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New Escapist Video! “The Northman is a Breathtaking Blockbuster”

I’m thrilled to be launching movie reviews on The Escapist. Over the coming weeks and months, I will be joining a set of contributors in adding these reviews to the channel. For the moment, I’m honoured to contribute a three-minute film review of The Northman, which is in theatres in the U.K. and Ireland now and in the United States next week.

277. The Batman – This Just In (#67)

Hosted by Andrew Quinn and Darren Mooney, and this week with special guests Graham Day and Niall Glynn, The 250 is a weekly trip through some of the best (and worst) movies ever made, as voted for by Internet Movie Database Users. New episodes are released Saturdays at 6pm GMT.

So this week, a new entry: Matt Reeves’ The Batman.

Bruce Wayne is in the second year of his war on crime in Gotham, and things are not improving. Indeed, the city is thrown into anarchy when a new villain calling themselves the Riddler begins targetting city officials and threatening to unmask the city’s darkest secrets. Can Bruce survive what is coming? Can the Batman? Can Gotham?

At time of recording, it was ranked 67th on the list of the best movies of all time on the Internet Movie Database.

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New Escapist Column! On Overthinking “Jackass”…

I published a new In the Frame piece at The Escapist this evening. With the release of Jackass Forever this weekend, it seemed like a good opportunity to take a look at the cultural phenomenon.

It’s possible to look at Jackass as the intersection of three overlapping traditions in entertainment, particularly American entertainment: the freak show, the silent comedy and early reality television. There’s a fascinating and heady cocktail at play in this, and Jackass exists as a curious modern hybrid. There is sense of evolution here. There’s perhaps something to admire in the way that the cast of Jackass retain control of their narrative.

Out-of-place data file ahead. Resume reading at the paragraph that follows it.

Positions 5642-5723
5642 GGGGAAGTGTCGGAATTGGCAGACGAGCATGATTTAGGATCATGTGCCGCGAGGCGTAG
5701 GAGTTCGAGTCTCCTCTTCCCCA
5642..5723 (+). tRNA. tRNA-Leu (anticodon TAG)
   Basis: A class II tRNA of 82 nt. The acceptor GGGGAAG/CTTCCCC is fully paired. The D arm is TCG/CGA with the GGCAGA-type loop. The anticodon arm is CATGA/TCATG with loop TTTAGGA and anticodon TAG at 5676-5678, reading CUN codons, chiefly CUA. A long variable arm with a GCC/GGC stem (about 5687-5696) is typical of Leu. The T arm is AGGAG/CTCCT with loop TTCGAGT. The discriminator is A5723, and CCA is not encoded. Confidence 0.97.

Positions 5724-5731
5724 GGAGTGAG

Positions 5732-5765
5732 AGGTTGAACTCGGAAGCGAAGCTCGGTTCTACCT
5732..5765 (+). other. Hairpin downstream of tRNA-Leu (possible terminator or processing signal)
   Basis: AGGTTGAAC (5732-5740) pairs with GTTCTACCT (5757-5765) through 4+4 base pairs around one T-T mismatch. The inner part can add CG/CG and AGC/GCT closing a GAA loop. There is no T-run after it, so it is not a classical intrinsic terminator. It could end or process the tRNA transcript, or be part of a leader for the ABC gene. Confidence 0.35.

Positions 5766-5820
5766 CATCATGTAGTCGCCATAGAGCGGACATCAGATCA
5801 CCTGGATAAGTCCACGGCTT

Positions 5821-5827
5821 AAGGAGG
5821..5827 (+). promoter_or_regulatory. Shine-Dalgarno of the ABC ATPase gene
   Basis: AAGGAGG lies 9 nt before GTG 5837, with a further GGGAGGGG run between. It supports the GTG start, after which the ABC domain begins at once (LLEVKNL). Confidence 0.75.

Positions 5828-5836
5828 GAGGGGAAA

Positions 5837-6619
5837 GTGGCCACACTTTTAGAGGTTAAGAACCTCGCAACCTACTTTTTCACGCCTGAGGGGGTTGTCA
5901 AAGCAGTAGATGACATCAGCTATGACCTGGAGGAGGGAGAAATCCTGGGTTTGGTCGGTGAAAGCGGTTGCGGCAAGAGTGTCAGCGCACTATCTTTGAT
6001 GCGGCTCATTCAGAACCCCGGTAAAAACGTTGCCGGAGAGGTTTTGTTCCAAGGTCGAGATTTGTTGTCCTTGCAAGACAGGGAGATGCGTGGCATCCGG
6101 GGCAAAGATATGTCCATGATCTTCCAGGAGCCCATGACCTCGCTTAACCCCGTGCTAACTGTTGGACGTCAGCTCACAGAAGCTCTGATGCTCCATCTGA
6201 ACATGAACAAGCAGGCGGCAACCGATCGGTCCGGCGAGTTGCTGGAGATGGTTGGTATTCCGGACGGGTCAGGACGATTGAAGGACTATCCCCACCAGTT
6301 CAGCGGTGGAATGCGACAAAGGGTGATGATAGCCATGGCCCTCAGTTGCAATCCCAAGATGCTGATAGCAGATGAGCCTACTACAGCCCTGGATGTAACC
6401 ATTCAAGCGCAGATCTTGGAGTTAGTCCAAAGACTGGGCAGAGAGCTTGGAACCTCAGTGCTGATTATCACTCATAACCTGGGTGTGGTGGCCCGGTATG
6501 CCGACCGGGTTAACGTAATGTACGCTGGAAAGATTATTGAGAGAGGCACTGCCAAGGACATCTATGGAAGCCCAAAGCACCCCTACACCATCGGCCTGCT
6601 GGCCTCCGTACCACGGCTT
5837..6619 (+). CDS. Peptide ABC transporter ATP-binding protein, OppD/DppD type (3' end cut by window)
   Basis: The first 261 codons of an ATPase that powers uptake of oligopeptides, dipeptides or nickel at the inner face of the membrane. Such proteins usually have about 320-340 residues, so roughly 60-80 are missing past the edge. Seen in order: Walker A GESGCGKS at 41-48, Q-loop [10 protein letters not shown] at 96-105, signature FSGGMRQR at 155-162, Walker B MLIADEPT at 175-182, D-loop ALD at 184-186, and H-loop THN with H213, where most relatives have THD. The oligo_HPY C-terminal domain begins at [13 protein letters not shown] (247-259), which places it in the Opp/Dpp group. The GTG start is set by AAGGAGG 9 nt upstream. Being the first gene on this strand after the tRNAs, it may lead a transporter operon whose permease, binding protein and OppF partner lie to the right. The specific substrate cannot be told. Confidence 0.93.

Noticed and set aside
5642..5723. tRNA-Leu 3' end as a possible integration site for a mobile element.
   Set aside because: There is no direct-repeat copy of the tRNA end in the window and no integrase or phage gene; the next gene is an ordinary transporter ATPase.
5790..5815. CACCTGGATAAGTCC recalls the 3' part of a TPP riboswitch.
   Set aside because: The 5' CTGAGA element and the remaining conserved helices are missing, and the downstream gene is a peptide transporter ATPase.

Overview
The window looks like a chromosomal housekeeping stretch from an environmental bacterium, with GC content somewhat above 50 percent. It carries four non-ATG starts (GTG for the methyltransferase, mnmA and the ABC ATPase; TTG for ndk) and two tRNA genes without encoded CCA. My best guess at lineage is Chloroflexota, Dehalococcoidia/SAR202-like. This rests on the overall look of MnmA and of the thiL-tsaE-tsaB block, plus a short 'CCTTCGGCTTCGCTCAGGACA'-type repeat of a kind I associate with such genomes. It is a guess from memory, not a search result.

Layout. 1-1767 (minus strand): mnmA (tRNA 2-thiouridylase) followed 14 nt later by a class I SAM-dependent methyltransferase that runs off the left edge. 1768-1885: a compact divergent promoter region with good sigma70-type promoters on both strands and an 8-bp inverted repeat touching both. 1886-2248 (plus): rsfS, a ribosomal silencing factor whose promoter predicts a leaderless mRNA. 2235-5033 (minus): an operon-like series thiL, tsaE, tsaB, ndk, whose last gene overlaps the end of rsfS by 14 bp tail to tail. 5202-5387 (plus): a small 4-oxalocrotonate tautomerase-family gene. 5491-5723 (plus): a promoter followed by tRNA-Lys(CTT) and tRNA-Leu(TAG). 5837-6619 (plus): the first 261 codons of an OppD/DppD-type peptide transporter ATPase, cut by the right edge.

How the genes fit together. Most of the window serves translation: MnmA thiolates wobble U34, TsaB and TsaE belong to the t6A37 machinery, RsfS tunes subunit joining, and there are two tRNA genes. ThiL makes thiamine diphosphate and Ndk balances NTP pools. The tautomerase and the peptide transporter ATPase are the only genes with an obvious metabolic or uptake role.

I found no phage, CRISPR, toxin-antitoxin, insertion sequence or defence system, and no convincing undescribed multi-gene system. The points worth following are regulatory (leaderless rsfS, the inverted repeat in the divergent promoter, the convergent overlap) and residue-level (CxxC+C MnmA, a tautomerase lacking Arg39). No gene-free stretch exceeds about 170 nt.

You can read the piece here, or click the picture below.

New Escapist Column! On the Dearth of the Monoculture…

I published a new column at The Escapist earlier this week. It’s been an interesting few weeks and months in terms of pop culture. There’s been a lot of debate about critics and the role of critics, there’s been a lot of news about pop culture that the internet doesn’t seem too excited about, and there’s been a lot of coverage about mundane aspects of The Batman.

All of these things speak to an interesting and ongoing anxiety about the “monoculture”, the idea of pieces of pop culture that are seismic enough to become part of the shared vernacular. The pandemic has had a number of major impacts on the production and the consumption of popular culture, and part of that has been an increasing sense of disconnect from a shared sense of the monoculture. However, is the monoculture truly dead? Or is it simply resting?

You can read the piece here, or click the picture below.

New Escapist Column! On “The Matrix Resurrections” and the Rejection of False Binaries…

I published a new In the Frame piece at The Escapist this evening. With the release of The Matrix Resurrections on HBO Max and in theatres, it seemed like a good opportunity to take a look at the film and its themes, in particular its relationship with the earlier films in the franchise.

The Matrix Resurrections is a movie that exists very much in conversations with the previous films in the series, expanding and developing the core themes that made the original such a hit. In some cases, director Lana Wachowski has taken the opportunity to expand upon and develop the big ideas in the previous films. In particular, The Matrix Resurrections is a film that rejects the idea of rigid boundaries – the red and blue pills, the black-and-white green-tinted filter, “us and them”, even Neo and Trinity. It’s a very thoughtful and considered update of the ideas that underpin the larger franchises.

You can read the piece here, or click the picture below.